One night at the Ritz-Carlton in Toronto

[My review for the Toronto Star on March 17, 2011 of the $6,000-a-night Ritz-Carlton Suite at 181 Wellington Street West in Toronto. Thanks to all the folks at the Ritz for making this happen.]

Like a lot of people, I wondered who would rent it.

At $6,000 a night, the Ritz-Carlton Suite at the luxury brand’s new Wellington Street location sounds outrageous and out of step with these times, when wounds of the recession remain fresh. The suite is intended for political dignitaries as well as business executives and celebrities who want to show off. So, when I was offered the opportunity to be the first person to spend a night in the suite, I first pondered what I would do with it, and then I thought of “Risky Business” and Bob Seger’s “Old Time Rock and Roll,” the film’s signature song whose first few chords evoke musings of mischief behind closed doors.

I concluded that I should test the 2,500-square-foot space by using it for a party — one without Hollywood-inspired shenanigans. The suite has a full kitchen, dining room for eight and living room with a 50-inch LG HDTV. A handful of guests from different walks of life joined me.

The Ritz is exquisite, of course. Chef Tom Brodi, whose restaurant Toca (the name stands for Toronto, Canada) is on the second floor of the hotel, and his team prepared canapes that included bite-size bison tartar topped with a sunnyside-up quail’s egg and tasty portobello carpaccio with pinenuts, argula and parmesan.

Wine director Taylor Thompson displayed his know-how during a tasting of velvety 2007 Pinot Noir from Le Clos Jordanne, a winery in Jordan Station that gained notoriety in 2005 after its Chardonnay won a blind-tasting against global heavyweights in Montreal. General manager Tim Terceira has assembled a staff of dignified professionals who converse affably with guests and marvel themselves at the Ritz’s décor, views and ambience.

“It’s understated elegance,” says Terry O’Neill, a world traveller and party guest that night. “I thought it would be in your face with over-the-top opulence, but it’s not. You feel very at home, very human here.”

That is the real dazzle.

You might think Ritz-Carlton — a century-old hotel empire known for its collection of five-star ratings and high-profile roster of guests — would be so full of itself it would import its luxury trappings from abroad to this market, home to its 74th property. The biggest surprise, though, is the immense effort the hotel and its restaurants have made to celebrate things local, whether it be artwork featuring Ontario’s windswept landscape, wine from Prince Edward County, or fine cuisine using ingredients from the GTA and Niagara region.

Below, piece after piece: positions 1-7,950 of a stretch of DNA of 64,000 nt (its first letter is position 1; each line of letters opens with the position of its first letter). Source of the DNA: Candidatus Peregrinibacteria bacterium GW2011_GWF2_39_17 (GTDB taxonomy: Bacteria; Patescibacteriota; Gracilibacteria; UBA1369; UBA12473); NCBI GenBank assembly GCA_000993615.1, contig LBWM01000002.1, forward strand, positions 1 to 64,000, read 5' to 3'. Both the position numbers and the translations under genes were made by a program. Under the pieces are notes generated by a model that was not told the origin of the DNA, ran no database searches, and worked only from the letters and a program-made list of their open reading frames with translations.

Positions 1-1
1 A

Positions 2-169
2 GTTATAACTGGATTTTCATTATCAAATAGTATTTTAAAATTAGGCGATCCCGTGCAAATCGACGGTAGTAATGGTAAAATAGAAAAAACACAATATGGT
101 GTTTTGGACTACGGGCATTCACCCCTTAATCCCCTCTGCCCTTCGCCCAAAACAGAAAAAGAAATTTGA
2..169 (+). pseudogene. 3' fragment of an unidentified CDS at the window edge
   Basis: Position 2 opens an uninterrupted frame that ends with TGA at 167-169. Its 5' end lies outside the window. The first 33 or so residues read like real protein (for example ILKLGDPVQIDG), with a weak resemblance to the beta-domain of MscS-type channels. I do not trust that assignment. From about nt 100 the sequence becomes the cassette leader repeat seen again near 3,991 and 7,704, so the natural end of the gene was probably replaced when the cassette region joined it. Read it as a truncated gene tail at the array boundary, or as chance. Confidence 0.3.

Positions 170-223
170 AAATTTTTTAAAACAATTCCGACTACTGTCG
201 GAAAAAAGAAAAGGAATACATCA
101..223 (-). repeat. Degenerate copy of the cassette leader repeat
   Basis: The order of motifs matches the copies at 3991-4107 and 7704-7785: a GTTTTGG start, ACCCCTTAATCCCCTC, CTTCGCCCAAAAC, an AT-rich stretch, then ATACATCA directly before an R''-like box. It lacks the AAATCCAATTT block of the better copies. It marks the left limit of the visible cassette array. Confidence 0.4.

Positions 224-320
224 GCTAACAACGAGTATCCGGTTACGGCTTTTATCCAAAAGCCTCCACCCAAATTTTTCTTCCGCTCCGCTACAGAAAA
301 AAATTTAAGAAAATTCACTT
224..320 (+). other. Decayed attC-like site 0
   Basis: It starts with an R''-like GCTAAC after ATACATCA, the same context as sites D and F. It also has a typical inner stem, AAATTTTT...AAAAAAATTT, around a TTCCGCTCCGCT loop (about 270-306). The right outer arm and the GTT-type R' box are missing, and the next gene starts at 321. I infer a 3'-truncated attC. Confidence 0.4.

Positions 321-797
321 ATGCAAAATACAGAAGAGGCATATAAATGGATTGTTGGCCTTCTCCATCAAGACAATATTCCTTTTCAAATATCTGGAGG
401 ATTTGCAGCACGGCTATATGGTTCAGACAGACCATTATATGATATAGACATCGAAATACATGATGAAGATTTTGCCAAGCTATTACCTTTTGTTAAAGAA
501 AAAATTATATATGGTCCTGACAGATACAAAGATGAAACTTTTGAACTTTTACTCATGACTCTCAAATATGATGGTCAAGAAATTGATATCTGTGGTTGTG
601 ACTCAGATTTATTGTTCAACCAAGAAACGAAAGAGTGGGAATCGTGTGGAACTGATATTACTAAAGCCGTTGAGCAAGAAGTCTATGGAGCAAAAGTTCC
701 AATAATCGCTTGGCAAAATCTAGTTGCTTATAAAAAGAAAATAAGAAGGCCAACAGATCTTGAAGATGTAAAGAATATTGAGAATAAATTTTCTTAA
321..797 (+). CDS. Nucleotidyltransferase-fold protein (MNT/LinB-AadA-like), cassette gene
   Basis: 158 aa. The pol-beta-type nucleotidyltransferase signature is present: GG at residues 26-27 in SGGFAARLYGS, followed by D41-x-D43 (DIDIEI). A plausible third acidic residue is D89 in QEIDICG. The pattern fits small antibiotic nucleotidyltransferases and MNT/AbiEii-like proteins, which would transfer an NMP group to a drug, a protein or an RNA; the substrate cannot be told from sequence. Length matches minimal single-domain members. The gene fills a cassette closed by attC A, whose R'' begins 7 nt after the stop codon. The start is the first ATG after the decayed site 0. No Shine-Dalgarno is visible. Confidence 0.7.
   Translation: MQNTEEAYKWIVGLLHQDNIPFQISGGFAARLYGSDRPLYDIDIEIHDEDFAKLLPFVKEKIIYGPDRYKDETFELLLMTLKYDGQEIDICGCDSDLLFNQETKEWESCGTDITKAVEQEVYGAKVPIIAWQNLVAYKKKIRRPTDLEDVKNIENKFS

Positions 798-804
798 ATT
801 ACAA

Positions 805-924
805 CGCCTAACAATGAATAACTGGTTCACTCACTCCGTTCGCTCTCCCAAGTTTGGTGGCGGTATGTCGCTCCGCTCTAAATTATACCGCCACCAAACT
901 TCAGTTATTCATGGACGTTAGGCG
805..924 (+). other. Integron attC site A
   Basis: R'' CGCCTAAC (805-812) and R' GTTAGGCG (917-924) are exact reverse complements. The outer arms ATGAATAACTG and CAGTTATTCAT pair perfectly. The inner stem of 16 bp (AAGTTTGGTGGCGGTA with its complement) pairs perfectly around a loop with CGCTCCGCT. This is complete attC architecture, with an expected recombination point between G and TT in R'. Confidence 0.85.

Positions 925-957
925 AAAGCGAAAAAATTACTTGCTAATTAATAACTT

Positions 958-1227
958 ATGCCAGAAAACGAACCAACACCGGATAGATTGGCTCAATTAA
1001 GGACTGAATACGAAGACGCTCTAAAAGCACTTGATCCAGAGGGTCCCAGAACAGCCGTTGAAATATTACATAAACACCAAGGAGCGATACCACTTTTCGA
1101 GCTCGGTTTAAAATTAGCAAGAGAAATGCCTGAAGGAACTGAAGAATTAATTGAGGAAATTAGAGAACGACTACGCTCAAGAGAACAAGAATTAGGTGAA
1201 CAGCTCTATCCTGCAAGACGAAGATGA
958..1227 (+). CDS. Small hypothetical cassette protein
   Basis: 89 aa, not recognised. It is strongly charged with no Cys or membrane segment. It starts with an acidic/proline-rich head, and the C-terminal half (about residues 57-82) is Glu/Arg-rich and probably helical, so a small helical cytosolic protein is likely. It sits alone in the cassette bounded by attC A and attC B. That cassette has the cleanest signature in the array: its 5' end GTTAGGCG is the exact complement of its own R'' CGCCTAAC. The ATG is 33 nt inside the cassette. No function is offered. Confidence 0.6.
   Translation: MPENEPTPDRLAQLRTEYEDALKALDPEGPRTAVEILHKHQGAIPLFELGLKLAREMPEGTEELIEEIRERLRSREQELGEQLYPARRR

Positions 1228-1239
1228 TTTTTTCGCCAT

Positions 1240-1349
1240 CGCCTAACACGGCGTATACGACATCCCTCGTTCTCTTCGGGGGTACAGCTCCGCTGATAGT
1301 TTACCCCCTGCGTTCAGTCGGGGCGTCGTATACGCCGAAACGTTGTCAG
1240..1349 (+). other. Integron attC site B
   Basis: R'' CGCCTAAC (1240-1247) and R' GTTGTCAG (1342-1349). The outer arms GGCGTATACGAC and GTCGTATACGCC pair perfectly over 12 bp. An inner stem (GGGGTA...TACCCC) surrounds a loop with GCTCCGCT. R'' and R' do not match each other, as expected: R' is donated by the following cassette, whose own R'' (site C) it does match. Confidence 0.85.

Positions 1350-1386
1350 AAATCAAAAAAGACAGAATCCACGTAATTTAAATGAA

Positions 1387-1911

“Luxury is now about personalizing the experience,” says Terceira. “People have to feel comfortable being themselves.”

The Ritz is known for mixing local flavours with luxury flair from elsewhere. So, you’ll also find Italian-designed glass light fixtures and stylish Anigre wood from Africa along with floral arrangements from Toronto’s Jackie O and spa treatments declared to be “Proudly Canadian.”

No matter where it comes from, it’s refined, and that goes extra for the showcase unit.

Check-in for the Ritz-Carlton Suite takes place in the suite itself, with Toca-branded sparkling wine handed to you before you receive the keycard to the premises. The suite features an elliptical machine, a second bathroom for visitors, a Bose sound system with MP3 dock, and an impeccably decorated study with an iPad and library collection that suitably carries a volume of “The Best Poems in the English Language.”

The suite’s evening turndown service includes the laying out of sea salt and a soothing bottle of specially made bath oil, displayed amid candle light. The walls and heated floor of the immense master bath resemble a museum hall. Its mirrors feature embedded HDTVs and the shelves are saturated with Bulgari bottles. When someone says “five-star”, this is tangible evidence of the term.

Guests of the suite have use of the Club lounge, which features five food settings a day, including a large breakfast with some of the best pastries in town and a decadent dessert service that starts at 8 p.m. In-room dining can be provided by Toca or Deq, the hotel’s casual bar that is sure to be home to one of the hottest patios in the city. It can hold 100, features an open-air firepit for pizza-making and a view of the CN Tower that will no doubt make many necks ache. Once Bay St. discovers it, Deq will overflow.

The amenities are superb, but the suite isn’t faultless. It could use a doorbell, for sure. Parties often wind up in the dining room or kitchen and when ours did it was impossible to hear a knock on the suite’s front door. We received a phone call telling us a hospitality worker was outside waiting to bring in a room service order. And the entertainment unit, with a series of remotes, is confounding. To fully enjoy it, you would have to spend too many minutes to figure it out, and you wouldn’t want to do that during a short stay.

I can see the suite being rented for business meetings, small cocktail parties similar to ours, special family occasions and weddings, whether it be a place for the bridal party to assemble before or after a reception or as the spot for an intimate ceremony.

“Everything is very tasteful. It’s incredibly high end, from the art to the food to the furniture, but you don’t get the sense they’re trying so hard to impress you,” says Joya Paul, an artist at the Distillery District. “It’s class, on a level everyone can appreciate and feel welcome in, even if a suite like this is beyond what you can afford.”

[For more, visit the Toronto Star’s Travel section.]


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